Mad Science Mondays: Dracarys Edition

Welcome to Mad Science Mondays, where we talk about depictions of science in movies, TV shows, and books. We dissect the good, the bad, the comical and the outright irresponsible. Who says learning about science can’t be fun?

Let’s talk Game of Thrones. Specifically, Season 8, Episode 5, “The Bells,” an episode a lot of people hated for a lot of really good reasons relating to character arcs and storytelling. Those reasons have been discussed in detail all over the internet, so we’re going to focus on something different today. Specifically, the science of dragon fire.

“But Lindsey,” you say, “dragons are mythological creatures, unbeholden to the laws of science.”

Not necessarily.

When I was a kid, I was obsessed with a rather odd book by Peter Dickinson, called The Flight of Dragons. It’s been out of print for a long time, but if you can get your hands on it, it’s a fascinating read. Dickinson takes the position that the reason so many cultures around the world have dragon myths is because these creatures actually existed. And then he uses scientific principles and examples from living creatures to explain how they did all the things they are famous for doing — including breathing fire.

Short version: dragons could fly because their bodies were filled with hydrogen, a gas that’s lighter than air. This hydrogen was produced by a controlled chemical reaction between their stomach acid – HCl – and the calcium in their bones. (In the animated movie that’s partly based on Dickinson’s book, the dragons get the calcium from eating limestone, which is a better idea, because it would reduce the recovery time between flights.) To land, dragons vented hydrogen gas into the atmosphere, reducing their buoyancy. And as we know from the Hindenburg disaster, hydrogen plus oxygen plus even a tiny spark makes a whole lot of fire.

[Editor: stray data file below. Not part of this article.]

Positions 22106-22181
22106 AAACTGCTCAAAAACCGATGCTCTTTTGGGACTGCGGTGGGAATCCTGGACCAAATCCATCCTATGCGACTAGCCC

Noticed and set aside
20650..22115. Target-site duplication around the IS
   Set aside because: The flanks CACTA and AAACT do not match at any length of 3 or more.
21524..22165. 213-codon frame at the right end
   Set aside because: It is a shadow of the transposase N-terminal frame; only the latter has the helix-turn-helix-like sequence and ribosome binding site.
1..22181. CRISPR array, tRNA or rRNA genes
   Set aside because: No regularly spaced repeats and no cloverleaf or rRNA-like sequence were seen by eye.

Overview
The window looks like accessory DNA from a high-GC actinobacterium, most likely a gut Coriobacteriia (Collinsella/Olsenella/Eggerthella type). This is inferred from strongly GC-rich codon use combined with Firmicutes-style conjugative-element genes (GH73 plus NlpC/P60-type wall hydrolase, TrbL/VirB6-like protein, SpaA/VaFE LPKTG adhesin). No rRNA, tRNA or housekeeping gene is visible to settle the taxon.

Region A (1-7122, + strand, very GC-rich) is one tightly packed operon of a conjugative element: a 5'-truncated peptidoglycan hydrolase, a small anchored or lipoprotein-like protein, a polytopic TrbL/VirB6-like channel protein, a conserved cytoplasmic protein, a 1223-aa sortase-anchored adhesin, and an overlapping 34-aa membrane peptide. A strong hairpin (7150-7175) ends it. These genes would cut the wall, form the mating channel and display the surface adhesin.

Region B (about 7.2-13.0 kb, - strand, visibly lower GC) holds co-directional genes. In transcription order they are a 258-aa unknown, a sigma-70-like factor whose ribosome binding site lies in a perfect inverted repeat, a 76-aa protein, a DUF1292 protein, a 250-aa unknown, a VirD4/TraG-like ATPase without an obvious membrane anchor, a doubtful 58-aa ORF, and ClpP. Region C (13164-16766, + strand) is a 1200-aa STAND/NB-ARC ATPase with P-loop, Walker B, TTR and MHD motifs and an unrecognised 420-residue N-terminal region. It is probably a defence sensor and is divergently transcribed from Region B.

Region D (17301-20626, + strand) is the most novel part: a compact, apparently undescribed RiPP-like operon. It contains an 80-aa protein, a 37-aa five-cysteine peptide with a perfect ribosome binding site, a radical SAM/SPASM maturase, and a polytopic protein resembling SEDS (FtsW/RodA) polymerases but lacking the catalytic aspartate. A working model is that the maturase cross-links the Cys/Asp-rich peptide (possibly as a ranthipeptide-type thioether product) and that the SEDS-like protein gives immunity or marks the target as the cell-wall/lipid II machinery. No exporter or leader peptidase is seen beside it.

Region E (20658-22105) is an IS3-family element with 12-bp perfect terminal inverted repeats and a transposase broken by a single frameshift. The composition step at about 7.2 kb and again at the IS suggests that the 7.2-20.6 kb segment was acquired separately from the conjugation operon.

But not an infinite amount. If we accept Dickinson’s logic, the dragon’s going to run out of flame (and the ability to stay aloft) as soon as it runs of out hydrogen. It’s going to need time to do some internal chemistry before it can flame again.

Which brings us back to Game of Thrones. How exactly did Drogon manage to produce enough flame to burn King’s Landing… without falling from the sky?

What are your thoughts on the chemistry of dragon fire? Are you a Game of Thrones fan? How do you feel about the final season?

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